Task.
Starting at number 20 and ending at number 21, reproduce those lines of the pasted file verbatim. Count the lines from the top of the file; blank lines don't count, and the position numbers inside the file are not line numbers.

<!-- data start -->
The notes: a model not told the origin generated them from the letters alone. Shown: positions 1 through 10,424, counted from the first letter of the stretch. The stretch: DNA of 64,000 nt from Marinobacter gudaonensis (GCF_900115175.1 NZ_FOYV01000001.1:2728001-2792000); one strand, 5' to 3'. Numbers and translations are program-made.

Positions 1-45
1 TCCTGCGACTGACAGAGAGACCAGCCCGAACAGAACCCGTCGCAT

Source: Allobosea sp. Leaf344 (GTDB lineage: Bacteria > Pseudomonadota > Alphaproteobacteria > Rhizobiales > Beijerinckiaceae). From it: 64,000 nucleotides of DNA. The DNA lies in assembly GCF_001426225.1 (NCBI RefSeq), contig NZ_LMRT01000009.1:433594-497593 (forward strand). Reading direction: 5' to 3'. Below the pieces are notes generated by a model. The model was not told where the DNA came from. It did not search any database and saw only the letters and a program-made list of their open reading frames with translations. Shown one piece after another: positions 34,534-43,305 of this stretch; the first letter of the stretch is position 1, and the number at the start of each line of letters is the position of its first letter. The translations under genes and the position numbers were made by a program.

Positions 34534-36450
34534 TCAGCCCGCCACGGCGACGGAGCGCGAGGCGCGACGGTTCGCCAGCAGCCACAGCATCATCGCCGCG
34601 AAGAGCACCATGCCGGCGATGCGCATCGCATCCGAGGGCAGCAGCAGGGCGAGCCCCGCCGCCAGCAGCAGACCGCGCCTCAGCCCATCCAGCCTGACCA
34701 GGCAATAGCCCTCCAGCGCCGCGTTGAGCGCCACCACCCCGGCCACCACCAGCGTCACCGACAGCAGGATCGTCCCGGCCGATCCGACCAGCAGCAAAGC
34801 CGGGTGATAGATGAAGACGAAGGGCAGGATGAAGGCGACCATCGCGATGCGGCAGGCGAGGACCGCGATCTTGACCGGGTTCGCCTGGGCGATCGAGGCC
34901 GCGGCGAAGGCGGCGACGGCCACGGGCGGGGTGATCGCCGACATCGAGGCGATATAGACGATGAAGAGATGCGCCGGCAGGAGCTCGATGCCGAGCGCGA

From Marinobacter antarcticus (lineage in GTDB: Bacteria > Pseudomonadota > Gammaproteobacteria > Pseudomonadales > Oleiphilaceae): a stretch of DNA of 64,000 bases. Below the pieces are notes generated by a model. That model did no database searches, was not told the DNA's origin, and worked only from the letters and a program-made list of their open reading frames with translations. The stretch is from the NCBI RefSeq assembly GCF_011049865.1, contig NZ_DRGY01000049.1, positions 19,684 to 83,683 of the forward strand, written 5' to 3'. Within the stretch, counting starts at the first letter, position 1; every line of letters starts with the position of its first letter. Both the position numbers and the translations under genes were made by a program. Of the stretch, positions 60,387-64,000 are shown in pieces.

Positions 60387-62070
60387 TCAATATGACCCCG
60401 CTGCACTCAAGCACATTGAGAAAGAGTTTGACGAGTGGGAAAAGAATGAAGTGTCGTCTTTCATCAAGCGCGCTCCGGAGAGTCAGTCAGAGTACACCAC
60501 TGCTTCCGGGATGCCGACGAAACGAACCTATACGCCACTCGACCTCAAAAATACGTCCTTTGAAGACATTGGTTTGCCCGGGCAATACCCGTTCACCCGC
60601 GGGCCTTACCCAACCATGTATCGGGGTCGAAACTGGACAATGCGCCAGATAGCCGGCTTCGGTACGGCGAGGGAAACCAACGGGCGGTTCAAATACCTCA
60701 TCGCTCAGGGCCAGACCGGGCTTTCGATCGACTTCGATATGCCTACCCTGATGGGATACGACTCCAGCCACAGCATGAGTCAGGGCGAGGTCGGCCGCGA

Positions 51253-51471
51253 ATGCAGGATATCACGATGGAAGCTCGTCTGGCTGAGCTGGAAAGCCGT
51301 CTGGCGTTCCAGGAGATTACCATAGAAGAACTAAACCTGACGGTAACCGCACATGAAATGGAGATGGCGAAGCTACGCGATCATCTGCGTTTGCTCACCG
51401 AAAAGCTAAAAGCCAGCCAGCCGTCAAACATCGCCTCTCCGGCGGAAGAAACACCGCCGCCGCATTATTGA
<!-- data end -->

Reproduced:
51301 CTGGCGTTCCAGGAGATTACCATAGAAGAACTAAACCTGACGGTAACCGCACATGAAATGGAGATGGCGAAGCTACGCGATCATCTGCGTTTGCTCACCG
51401 AAAAGCTAAAAGCCAGCCAGCCGTCAAACATCGCCTCTCCGGCGGAAGAAACACCGCCGCCGCATTATTGA